Avi Kadouri: Israel’s top Taekwondo instructor

'He is among the best Taekwondoists worldwide. Thousands of people come to his club'

Encouraged by her coach Avi Kadouri, Amit receives her black belt (photo credit: RUBENS ZADEL)
Encouraged by her coach Avi Kadouri, Amit receives her black belt
(photo credit: RUBENS ZADEL)
A coach for more than three decades, Avi Kadouri is considered a model in the field of Taekwondo. Having reached the top of his field in Israel as a pioneer in Taekwondo, he has more than 20,000 students under his wing, several of whom have won medals on the international stage.
Taekwondo, a Korean martial art developed in the 1940s, has been an Olympic event since 2000.
In 1987, Kadouri decide to open a new sports hall in memory of his brother, Yehuda, assassinated during a terrorist attack 19 years earlier in Jerusalem’s Mahane Yehuda market, on November 22, 1968. It is appropriately named, “Ahi Yehuda” (my brother, Yehuda).
He has since experienced a meteoric rise as a coach, an outstanding reputation and incredible results. His club has 21 consecutive Israeli Taekwondo championships, and several of the men and women graduates of the Jerusalem club, such as Ilan Barjinski, Moti Lugassi and Bat-El Gatterer, have become famous on the world stage thanks to medals gained at the European championships.
Wearing his white kimono and his black belt, Kadouri seems peaceful and thoughtful before uttering a single sound when I interview him. Questioned about the secrets to his huge success, he hesitates, then answers: “Work, patience and faith in God.”
Taekwondo, for Kadouri, is not only a sport, but also a lifestyle.
“When you have hardships in your life, you try to do your best,” he says. “You are stressed, you act hurriedly. Thanks to Taekwondo, you remain positive. You are physically fit and you keep on being motivated. Everything becomes easier.”
Kadouri, 64, started martial arts practice at the age of 16, after trying both football and basketball. Since then, he never stopped progressing. In 2018, he became an 8th dan, a senior master instructor. He is considered the second-best Taekwondoist worldwide, after the Croatian Miro Brezan, who has a 9th dan.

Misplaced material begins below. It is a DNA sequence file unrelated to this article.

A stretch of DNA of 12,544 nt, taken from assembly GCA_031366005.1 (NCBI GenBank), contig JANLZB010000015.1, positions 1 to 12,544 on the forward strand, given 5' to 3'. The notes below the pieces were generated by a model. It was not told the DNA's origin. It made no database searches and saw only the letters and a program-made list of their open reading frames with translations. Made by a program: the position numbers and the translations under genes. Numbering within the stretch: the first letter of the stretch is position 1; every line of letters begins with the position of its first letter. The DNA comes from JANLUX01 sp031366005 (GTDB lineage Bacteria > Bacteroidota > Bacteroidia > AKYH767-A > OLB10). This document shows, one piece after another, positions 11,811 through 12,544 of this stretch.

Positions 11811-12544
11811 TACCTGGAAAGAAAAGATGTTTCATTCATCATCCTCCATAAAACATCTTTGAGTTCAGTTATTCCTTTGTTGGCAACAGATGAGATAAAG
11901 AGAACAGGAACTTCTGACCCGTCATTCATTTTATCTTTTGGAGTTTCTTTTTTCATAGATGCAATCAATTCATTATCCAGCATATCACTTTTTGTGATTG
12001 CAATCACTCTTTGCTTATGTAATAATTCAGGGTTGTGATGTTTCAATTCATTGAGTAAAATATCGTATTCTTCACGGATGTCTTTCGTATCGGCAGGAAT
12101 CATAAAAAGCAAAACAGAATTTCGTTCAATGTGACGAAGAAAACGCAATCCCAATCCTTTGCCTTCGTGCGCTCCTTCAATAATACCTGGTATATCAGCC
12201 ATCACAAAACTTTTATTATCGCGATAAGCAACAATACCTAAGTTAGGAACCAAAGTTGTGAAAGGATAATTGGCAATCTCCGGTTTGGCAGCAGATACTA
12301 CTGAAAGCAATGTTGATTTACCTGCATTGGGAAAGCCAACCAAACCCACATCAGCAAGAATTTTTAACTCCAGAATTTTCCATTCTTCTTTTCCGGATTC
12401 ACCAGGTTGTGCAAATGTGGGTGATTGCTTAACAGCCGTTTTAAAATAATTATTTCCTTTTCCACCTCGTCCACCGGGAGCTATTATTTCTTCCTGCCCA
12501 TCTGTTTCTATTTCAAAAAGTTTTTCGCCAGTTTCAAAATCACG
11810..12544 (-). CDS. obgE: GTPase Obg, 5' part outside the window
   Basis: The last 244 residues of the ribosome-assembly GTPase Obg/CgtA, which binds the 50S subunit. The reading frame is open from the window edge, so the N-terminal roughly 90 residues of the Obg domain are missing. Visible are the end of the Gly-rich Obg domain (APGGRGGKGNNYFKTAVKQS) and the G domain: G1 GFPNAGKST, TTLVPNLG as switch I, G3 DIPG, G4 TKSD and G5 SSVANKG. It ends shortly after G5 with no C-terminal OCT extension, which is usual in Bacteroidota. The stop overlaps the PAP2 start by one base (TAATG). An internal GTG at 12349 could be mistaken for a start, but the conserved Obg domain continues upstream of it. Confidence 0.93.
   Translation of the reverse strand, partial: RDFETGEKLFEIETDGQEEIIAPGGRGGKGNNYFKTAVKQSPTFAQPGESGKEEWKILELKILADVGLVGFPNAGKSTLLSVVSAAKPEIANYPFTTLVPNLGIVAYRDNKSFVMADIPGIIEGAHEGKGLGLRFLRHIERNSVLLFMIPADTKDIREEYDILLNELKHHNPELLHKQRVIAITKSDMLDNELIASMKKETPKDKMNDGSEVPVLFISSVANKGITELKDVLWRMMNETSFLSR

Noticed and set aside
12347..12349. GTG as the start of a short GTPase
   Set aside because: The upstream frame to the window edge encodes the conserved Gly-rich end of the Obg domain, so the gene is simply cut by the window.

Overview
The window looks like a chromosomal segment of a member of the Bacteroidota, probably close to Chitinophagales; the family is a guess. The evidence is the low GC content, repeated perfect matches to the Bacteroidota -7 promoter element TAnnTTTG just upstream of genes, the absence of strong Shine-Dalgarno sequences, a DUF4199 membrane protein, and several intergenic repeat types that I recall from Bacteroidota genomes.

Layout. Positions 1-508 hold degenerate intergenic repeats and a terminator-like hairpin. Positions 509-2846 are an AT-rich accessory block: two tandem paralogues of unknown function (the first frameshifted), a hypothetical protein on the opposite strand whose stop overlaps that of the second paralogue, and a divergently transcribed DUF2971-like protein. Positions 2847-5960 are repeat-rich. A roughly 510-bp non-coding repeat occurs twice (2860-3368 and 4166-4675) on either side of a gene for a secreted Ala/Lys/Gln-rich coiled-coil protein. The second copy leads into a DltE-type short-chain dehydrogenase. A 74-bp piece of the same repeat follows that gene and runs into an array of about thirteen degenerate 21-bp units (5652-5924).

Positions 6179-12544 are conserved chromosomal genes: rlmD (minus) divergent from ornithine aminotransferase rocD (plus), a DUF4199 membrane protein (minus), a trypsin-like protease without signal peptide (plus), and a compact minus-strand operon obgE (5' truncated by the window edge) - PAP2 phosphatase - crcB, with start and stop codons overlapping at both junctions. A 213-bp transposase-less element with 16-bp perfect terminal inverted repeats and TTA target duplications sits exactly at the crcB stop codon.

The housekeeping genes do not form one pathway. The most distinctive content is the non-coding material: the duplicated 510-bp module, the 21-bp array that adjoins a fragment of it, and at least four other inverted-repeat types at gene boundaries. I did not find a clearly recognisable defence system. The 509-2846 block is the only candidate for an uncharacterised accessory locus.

He says his success was built from self-sacrifice and strength.
“When some young people tell me they cannot move ahead,” Kadouri says, “I answer them: ‘Never say that. Start slowly, step by step.”
Still, despite his great rate of success, he says, it is not for everybody. “Taekwondo is like chess. If you haven’t got any strategy, if you don’t advance the pawns, you don’t achieve anything. In order to succeed in sport, you need to get flexibility. You start raising your foot one meter. You repeat the efforts, you work hard and only after that, you are able to reach your goal. To achieve this, only hard work has value.”
More than a trainer, he is a mentor, father and friend to his students.
Erez, 16, who has been a member of his club since the age of 11 and recently competed in the lightweight category of the European Championships, attributes his progress to his inspirational coach. “Avi’s highest quality is his patience,” Erez says. “He is totally devoted to my training. He is always there to listen to me and doesn’t put any pressure on me during the competitions.”
Respect, for Kadouri, is a quality that prevails over everything.
“Each student is different and each one needs a different approach,” Kadouri says. “One mustn’t be only a sports coach, but also a friend, a confidant, a shoulder on which my students can rely.”
Ahi Yehuda (www.ahiyehuda.com) has classes for women in self-defense and martial arts taught by women, as well as classes for at-risk teens, children with special needs and senior citizens. It has three competitive teams with three coaches in three different locations. A Taekwondo student from the Ahi Yehuda group saved a woman’s life in a terrorist attack 16 years ago, due to the skills she learned in the classes.
Kadouri is “a father figure” at work and at home, where he is a loving husband and father of four children. Shlomi, his second son, glows with pride when talking about his father’s qualities and achievements.
“I try to be like him as much as I can,” Shlomi says. “He is among the best Taekwondoists worldwide. On top of being very good, he is respected and much loved by everyone who knows him. This is the most important thing. Thousands of people come to his club, especially to learn from my father. He is a model to be emulated for everybody.”
Along with Getterer, who represented Israel in the 2008 Beijing Olympics and became the 2010 European featherweight champion, Noah Shmida was a runner-up in the world and European teen championships. Lugasi came in third place in the European Championship in 2010, and Braginski came in third place in the Under-21 category in 2012.
After three decades of teaching, Kadouri has also become an international judge and referee. When he started the sport, Taekwondo was not widely known in Israel, but he has helped it to become much more popular. “I didn’t win any trophy, but I am healthy, thank God,” he says. I have got a wonderful job which allows me to help others reach their goals and this is what is worthwhile.”